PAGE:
Editors note: The following is an excerpt from The Iran Agenda: The Real Story of U.S. Policy and The Middle East Crisis (PoliPointPress, 2007).
The United States sells death, destruction, and terror as a fundamental instrument of its foreign policy. It sees arms sales as a way of making and keeping strategic friends and tying countries more directly to U.S. military planning and operations. At its simplest, as Lt. Gen. Jeffrey B. Kohler, director of the Defense Security Cooperation Agency, told The New York Times in 2006, the United States likes arms deals because “it gives us access and influence and builds friendships.” South Asia has been an important arena for this effort, and it teaches some lessons the United States should not ignore.
Editor’s note: The following is a excerpt of Chapter 9, "Nuclear Thresholds" from the author’s book, Engaging Iran.
The United States and India are turning a new chapter in world history as they seek to close a deal on civil nuclear cooperation and nonproliferation. Referred to as the “123” agreement, negotiations have been in the works since 2005. While there have been some roadblocks put up on the deal from members of India’s parliament in recent weeks, both parties hope to have a final agreement approved by the end of the year.
Some said Kim Jong Il was crazy. Others declared that he was canny. When the North Korean leader pushed his country through the door of the nuclear club in October 2006 with the explosion of a nuclear device of unknown size and technical capability, he certainly shook up the international community. Observers feared that the explosion would trigger a new arms race in East Asia. Japan could turn its plutonium stockpile and nuclear know-how into an arsenal in as little as six months. South Korea and Taiwan would follow suit, and China would enlarge its rather small supply of strategic weaponry. The regime established by the Nuclear Non-Proliferation Treaty (NPT) in the late 1960s, which discouraged but didn’t entirely prevent new entrants to the nuclear club, would be dead—and Kim Jong Il’s fingerprints would be all over the murder weapon.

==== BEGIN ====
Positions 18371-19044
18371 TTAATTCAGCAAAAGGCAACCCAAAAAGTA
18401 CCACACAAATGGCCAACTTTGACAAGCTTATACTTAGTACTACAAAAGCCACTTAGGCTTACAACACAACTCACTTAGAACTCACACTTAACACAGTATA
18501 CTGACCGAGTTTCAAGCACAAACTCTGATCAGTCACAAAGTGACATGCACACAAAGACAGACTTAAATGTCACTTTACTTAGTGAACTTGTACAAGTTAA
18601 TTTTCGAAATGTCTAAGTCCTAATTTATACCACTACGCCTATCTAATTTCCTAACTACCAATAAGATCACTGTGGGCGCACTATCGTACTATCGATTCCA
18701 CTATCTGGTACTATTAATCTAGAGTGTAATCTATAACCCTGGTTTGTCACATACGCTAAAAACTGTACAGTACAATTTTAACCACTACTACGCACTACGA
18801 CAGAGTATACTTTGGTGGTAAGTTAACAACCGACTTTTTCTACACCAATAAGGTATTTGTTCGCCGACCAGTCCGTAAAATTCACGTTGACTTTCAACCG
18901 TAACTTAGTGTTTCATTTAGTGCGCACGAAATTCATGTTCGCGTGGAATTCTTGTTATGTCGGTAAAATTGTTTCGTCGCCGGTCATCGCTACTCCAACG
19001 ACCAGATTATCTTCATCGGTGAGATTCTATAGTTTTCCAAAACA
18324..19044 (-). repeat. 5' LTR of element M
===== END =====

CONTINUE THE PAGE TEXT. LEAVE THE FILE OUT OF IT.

Even though North Korea’s long-range missile turned out to be a dud, Pyongyang has nevertheless achieved its aim by getting the world’s attention. Governments around the world have rushed to condemn Pyongyang. Japan and the United States want to bring the full weight of the United Nations against the country. North Korea, meanwhile, has argued that it would consider comprehensive sanctions an act of war. It’s threatening a nuclear strike if attacked.
As the U.S. Senate begins debating the new nuclear agreement with India, far too little attention is being paid to the regional security implications of the deal. Instead of simply rubber stamping the deal, the Senate should examine its far reaching effects on security and nonproliferation efforts.
For tens of thousands of fans, it was a happy September–the pro-football season resumed, diverting attention from the political campaign and natural disasters.
Those crazy North Koreans. They’ve promised in principle to give up their nuclear weapons, but they insist on generating nuclear power for peaceful purposes. With Pyongyang and Washington at loggerheads over this point, the Six-Party Talks to resolve the nuclear crisis in Northeast Asia have taken a recess after two weeks of promising discussions.